KOCHI: The election of the first non-European Pope in nearly 1,300 years seems to be opening up chances for Cardinals from Asian and African continents to lead the Catholic Church in the future.
Pope Francis, the Church’s 266th pontiff and a successor to Benedict XVI, in a way symbolises the shift in focus of the church from Europe to Latin America, Asia and African continents. Even though his papal ascendancy is expected to bring change, the new pope is loyal to the Church doctrine and remains traditional to the core. A theological conservative, he is staunchly orthodox on issues of sexual morality and opposes same sex marriage and abortion. Though he is against liberation theology, which according to him is corrupted with Marxist ideology, Cardinal Bergoglio (pronounced ber-GOAL-io) has special sympathy for the poor.
Pope Francis also has strong Italian roots. Born in Argentina to parents of Italian descent, he is a fluent speaker of Italian as well as German and Spanish. The 76-year-old from Buenos Aires is also the first from Latin America, home to about 41.3 per cent of the total Catholic population, as well as the first member of the Jesuit order to ascend to papacy.
Terming the election of Pope Francis from Latin America as a possible new resistance against globalisation and market-driven economy, Sebastian Paul, former MP and political commentator, said the conclave of Cardinals that elected the new pope might have realised the importance of reaching out to the people outside Europe, considering the crisis being faced by the order in European countries.
“In the near future, we can reasonably expect a pope from a third world country. Even the chances of a Malayali Cardinal leading the Roman Catholic Church cannot be ruled out. The new pope will also bring in more cardinals from third world countries. It would give a new direction to the Catholic Church and also help in rejuvenating it,” he said.
Out of the 115 cardinals in the conclave, 60 were from Europe, 19 from Latin America, 14 from North America, 11 from and 10 from Asia. Five among the Asians were Indian cardinals, including George Alencherry, Ivan Dias, Oswald Gracias, Telesphore Placidus Toppo, and Baselios Cleemis Thottunkal.
According to the figures compiled by the World Christian Base, Latin America accounts for 483 million Catholics. The proportion of Catholics living in Europe has declined, while Africa has seen a growth in the number of Catholics - from 45 million in 1970 to 176 million in 2012. Asia has also seen a growth in Catholicism and now represents almost 12 per cent of the total Catholic population in the world.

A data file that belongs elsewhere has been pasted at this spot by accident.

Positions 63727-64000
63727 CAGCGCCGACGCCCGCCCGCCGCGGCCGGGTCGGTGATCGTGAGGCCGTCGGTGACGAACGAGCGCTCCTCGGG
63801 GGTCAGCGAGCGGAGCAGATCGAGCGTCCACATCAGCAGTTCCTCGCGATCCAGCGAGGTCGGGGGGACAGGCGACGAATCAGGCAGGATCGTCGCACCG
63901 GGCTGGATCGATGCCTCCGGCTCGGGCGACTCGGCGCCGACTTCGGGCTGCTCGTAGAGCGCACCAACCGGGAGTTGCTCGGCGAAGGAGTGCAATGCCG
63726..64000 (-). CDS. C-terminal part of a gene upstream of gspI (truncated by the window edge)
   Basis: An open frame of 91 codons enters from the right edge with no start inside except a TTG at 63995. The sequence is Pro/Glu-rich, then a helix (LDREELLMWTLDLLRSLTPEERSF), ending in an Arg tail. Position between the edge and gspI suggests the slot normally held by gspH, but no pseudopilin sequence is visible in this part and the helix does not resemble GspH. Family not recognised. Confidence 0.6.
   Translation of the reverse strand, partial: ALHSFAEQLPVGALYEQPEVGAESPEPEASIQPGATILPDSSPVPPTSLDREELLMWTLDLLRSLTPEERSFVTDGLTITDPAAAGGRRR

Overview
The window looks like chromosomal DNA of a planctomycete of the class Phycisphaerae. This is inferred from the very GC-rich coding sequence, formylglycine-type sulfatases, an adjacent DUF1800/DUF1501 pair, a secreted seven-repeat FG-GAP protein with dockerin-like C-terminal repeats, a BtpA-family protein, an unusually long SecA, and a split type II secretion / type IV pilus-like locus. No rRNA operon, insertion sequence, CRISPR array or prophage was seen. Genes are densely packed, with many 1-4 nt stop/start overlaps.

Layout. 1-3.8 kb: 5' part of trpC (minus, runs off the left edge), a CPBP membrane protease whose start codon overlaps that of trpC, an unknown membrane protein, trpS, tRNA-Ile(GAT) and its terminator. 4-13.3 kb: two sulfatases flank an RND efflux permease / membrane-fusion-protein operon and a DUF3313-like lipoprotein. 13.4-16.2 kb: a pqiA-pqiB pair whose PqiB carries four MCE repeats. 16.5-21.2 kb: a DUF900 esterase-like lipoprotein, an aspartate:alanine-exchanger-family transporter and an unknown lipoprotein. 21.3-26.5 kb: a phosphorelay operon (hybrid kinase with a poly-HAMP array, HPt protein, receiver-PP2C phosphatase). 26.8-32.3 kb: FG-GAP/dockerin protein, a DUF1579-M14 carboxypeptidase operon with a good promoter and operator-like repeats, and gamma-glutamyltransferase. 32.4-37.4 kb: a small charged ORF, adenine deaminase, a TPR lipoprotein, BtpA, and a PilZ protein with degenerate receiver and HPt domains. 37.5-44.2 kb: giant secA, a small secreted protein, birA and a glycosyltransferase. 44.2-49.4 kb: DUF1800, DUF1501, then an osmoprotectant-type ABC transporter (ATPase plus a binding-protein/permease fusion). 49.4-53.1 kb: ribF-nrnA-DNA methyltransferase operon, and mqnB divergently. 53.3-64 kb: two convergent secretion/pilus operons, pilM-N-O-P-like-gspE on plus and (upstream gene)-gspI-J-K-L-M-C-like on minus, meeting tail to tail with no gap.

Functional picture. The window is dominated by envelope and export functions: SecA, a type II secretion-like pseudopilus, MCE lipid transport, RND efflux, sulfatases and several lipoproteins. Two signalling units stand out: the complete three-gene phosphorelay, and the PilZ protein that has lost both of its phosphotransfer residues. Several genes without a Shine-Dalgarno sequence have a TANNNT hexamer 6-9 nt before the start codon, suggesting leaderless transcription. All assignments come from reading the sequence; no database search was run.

Explaining that Italy was monpolising papacy for years, Fr. Paul Thelakkat, spokesperson for the Syro-Malabar Church, said the selection of the new pope may perhaps open up the chances of an Asian or an African coming at the helm of affairs of the Catholic Church in the future.
“We must also realize that this decision would have received the support of the 60 cardinals from Europe who had cast their votes at the secret conclave. Within Europe, there is a growing awareness on the catholicity of the Church — a realisation that Church belongs to all nationalities and all cultures,” he said.
Fr. Abraham Adapoor, senior Jesuit and noted writer, said the selection of the new pope emphasizes the universal character of the Catholic Church. “It is always meant for the entire world, a religion meant for humanity,” he said.
Stating that the future popes could represent Europe, Asia and Africa, Fr. Adapoor said the search for a pope is not limited to territorial representations. “The search is always for the best - a pope who can do the job well. The conclave always looks around for that person,” he said.
Fr. Jose Panthaplamthottiyil, Prior General of the Congregation of Carmalites of Mary Immaculate (CMI), said it was a good tradition to reach out to the people outside Europe and not to remain Europe-centric in the selection of the pope.
“There is an absolute possibility that cardinals from Asian and African countries would reach at the helm of affairs of the Catholic Church. But we should realise the fact that it is not limited to geographical boundaries. It does not make a difference, if the pope is from either Asia or Africa. The most vital aspect is that he should be qualified. Moreover, he should have love for the poor and extend them all support,” he said.
Mr. Sebastian Paul said the new pope’s decision to select the name Francis holds a lot of significance considering the fact that Saint Francis was a servant to the poor and the destitute. “He was also an admirer of nature and led a simple life,” he said.
Fr. Paul Thelakkat said no other Pope had taken this name. “This shows that he is a man of totally different mould, a spiritual person. European popes were linked with consumerism while Latin America, from where the new pope comes, is different politically, socially and economically. We have now got a pope from the Latin American church, which is not a rich church. He is an incarnation of simplicity,” he said.